Boing Boing 

GM says you don't own your car, you just license it


GM has joined with John Deere in asking the government to confirm that you literally cannot own your car because of the software in its engine.

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John Deere: of course you "own" your tractor, but only if you agree to let us rip you off


John Deere freaked out over a a petition to the Copyright Office to let tractor owners break the DRM on their vehicles in order to diagnose and fix them.

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Drug pump is "most insecure" devices ever seen by researcher

Security researcher Jeremy Richards has called the Hospira Lifecare PCA 3 drug-pump "the least secure IP enabled device" he's examined.

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Legal threat against security researcher claims he violated lock's copyright


Mike Davis from Ioactive found serious flaws in the high-security the Cyberlock locks used by hospitals, airports and critical infrastructure, but when he announced his findings, he got a legal threat that cited the Digital Millennium Copyright Act.

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Tell the Copyright Office not to criminalize using unapproved goop in a 3D printer

3D printing giant Stratasys has asked the US Copyright Office to deny a proposal that would legalize jailbreaking your 3D printer in order to use your own feedstock.

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In the 21st century, only corporations get to own property and we're their tenants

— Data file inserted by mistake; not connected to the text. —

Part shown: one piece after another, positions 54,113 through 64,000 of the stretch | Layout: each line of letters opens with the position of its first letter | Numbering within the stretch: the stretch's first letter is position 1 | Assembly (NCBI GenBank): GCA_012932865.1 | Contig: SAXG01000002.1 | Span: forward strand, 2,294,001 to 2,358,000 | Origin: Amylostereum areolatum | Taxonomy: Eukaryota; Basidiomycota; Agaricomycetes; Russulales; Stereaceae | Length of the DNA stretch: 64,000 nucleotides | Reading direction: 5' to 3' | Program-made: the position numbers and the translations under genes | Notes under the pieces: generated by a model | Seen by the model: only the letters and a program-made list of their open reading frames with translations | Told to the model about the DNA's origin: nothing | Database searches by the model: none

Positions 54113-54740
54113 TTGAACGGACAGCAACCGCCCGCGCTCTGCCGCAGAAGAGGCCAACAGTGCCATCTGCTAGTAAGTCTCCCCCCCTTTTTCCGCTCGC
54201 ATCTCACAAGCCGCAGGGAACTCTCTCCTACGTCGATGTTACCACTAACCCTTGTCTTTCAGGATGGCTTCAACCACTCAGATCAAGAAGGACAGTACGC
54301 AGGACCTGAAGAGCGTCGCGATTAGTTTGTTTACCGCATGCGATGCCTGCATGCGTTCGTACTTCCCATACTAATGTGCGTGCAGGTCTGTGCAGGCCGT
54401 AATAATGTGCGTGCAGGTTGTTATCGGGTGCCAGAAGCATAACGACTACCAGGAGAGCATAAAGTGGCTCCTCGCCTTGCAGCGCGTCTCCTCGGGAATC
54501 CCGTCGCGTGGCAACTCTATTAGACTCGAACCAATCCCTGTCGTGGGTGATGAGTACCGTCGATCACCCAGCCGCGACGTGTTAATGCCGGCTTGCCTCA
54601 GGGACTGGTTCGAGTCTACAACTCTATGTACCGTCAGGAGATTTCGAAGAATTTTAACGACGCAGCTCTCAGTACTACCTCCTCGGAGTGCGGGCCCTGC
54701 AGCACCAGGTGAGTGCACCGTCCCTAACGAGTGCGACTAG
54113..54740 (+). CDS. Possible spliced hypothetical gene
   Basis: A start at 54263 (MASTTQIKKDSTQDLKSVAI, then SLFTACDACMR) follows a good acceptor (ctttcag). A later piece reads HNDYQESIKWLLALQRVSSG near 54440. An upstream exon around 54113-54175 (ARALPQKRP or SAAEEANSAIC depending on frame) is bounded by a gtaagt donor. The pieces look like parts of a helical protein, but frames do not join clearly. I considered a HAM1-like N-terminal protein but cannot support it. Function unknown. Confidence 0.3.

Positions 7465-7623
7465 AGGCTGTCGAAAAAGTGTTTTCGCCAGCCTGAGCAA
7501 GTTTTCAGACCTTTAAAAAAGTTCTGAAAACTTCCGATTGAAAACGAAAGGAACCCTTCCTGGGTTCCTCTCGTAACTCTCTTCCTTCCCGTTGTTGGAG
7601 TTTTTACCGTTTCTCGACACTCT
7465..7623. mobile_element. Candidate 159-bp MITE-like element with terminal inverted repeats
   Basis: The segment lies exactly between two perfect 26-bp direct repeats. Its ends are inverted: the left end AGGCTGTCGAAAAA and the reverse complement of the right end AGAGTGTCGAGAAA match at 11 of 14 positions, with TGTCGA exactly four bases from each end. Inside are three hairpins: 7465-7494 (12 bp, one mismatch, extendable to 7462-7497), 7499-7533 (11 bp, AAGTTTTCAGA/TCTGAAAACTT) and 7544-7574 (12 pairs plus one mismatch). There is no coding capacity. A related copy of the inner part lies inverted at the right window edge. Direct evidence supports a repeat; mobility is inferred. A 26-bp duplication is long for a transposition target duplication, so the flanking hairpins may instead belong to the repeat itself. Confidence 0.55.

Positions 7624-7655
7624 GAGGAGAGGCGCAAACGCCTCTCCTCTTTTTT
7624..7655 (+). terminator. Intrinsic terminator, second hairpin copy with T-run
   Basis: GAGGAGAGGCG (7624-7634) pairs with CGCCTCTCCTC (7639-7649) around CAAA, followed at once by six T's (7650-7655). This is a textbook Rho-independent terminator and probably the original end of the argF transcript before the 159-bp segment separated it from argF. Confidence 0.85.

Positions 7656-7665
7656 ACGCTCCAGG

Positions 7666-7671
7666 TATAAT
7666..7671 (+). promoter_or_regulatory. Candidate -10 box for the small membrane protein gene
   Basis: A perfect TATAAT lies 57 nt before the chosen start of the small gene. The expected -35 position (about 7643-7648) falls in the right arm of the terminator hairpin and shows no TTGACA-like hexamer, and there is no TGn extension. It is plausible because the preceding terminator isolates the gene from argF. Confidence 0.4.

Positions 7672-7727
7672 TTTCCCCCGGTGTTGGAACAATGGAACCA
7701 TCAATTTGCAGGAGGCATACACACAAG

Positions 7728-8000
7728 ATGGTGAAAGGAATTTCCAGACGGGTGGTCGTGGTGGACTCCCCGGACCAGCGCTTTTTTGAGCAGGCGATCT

In the wake of John Deere's claims that the software in its engines means that its farm equipment is "licensed," not "sold," I talked to the Globe and Mail about what digital locks mean for the idea of property in the 21st century.

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A bill to fix America's most dangerous computer law

Senator Ron Wyden [D-OR] and Rep. Jared Polis [D-CO] have introduced legislation in the US Senate and House to fix one of the worst computer laws on the US statute books: section 1201 of the Digital Millennium Copyright Act, which forbids breaking digital locks, even for lawful purposes.

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DMCA abuser ordered to pay $25K to WordPress

Straight Pride UK, a homophobic organization, used a fraudulent copyright complaint to censor an article about them, but WordPress fought back.

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EMI claims it owns copyright to videos of cats purring

Hugh writes, "YouTube's automated takedown tool is known for its flaws, but this week it crossed a line by attacking a purring cat. According to YouTube's Content-ID system both EMI Publishing and PRS own the rights to a 12 second purring loop. The cat in question, Phantom, has filed a dispute and hopes to reclaim his rights." (Thanks, Hugh!)

Modern farm equipment has no farmer-servicable parts inside